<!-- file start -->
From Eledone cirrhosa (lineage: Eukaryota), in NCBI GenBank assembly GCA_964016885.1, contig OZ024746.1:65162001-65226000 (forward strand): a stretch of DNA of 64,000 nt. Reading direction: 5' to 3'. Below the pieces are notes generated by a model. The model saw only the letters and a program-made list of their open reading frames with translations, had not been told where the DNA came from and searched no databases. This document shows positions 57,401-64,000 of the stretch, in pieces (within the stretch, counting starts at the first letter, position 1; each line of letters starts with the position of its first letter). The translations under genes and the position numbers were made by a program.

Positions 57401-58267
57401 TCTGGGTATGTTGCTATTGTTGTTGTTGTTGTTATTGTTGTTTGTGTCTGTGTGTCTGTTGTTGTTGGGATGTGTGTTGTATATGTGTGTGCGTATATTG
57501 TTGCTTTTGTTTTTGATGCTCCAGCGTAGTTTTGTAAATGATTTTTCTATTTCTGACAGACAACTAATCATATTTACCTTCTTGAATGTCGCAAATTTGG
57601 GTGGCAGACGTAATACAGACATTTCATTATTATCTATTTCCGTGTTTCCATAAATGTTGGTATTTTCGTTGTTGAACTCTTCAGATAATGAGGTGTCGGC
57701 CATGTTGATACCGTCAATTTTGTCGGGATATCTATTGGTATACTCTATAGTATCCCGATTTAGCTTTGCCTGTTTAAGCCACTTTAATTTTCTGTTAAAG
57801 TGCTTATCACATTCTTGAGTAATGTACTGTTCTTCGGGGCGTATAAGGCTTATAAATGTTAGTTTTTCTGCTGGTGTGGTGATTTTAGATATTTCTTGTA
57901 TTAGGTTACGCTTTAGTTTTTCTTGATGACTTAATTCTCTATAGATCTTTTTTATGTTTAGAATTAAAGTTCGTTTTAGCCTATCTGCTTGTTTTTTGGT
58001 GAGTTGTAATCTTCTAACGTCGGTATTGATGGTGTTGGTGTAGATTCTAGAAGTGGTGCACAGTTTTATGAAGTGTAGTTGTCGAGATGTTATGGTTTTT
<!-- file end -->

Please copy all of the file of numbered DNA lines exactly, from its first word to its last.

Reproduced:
From Eledone cirrhosa (lineage: Eukaryota), in NCBI GenBank assembly GCA_964016885.1, contig OZ024746.1:65162001-65226000 (forward strand): a stretch of DNA of 64,000 nt. Reading direction: 5' to 3'. Below the pieces are notes generated by a model. The model saw only the letters and a program-made list of their open reading frames with translations, had not been told where the DNA came from and searched no databases. This document shows positions 57,401-64,000 of the stretch, in pieces (within the stretch, counting starts at the first letter, position 1; each line of letters starts with the position of its first letter). The translations under genes and the position numbers were made by a program.

Positions 57401-58267
57401 TCTGGGTATGTTGCTATTGTTGTTGTTGTTGTTATTGTTGTTTGTGTCTGTGTGTCTGTTGTTGTTGGGATGTGTGTTGTATATGTGTGTGCGTATATTG
57501 TTGCTTTTGTTTTTGATGCTCCAGCGTAGTTTTGTAAATGATTTTTCTATTTCTGACAGACAACTAATCATATTTACCTTCTTGAATGTCGCAAATTTGG
57601 GTGGCAGACGTAATACAGACATTTCATTATTATCTATTTCCGTGTTTCCATAAATGTTGGTATTTTCGTTGTTGAACTCTTCAGATAATGAGGTGTCGGC
57701 CATGTTGATACCGTCAATTTTGTCGGGATATCTATTGGTATACTCTATAGTATCCCGATTTAGCTTTGCCTGTTTAAGCCACTTTAATTTTCTGTTAAAG
57801 TGCTTATCACATTCTTGAGTAATGTACTGTTCTTCGGGGCGTATAAGGCTTATAAATGTTAGTTTTTCTGCTGGTGTGGTGATTTTAGATATTTCTTGTA
57901 TTAGGTTACGCTTTAGTTTTTCTTGATGACTTAATTCTCTATAGATCTTTTTTATGTTTAGAATTAAAGTTCGTTTTAGCCTATCTGCTTGTTTTTTGGT
58001 GAGTTGTAATCTTCTAACGTCGGTATTGATGGTGTTGGTGTAGATTCTAGAAGTGGTGCACAGTTTTATGAAGTGTAGTTGTCGAGATGTTATGGTTTTT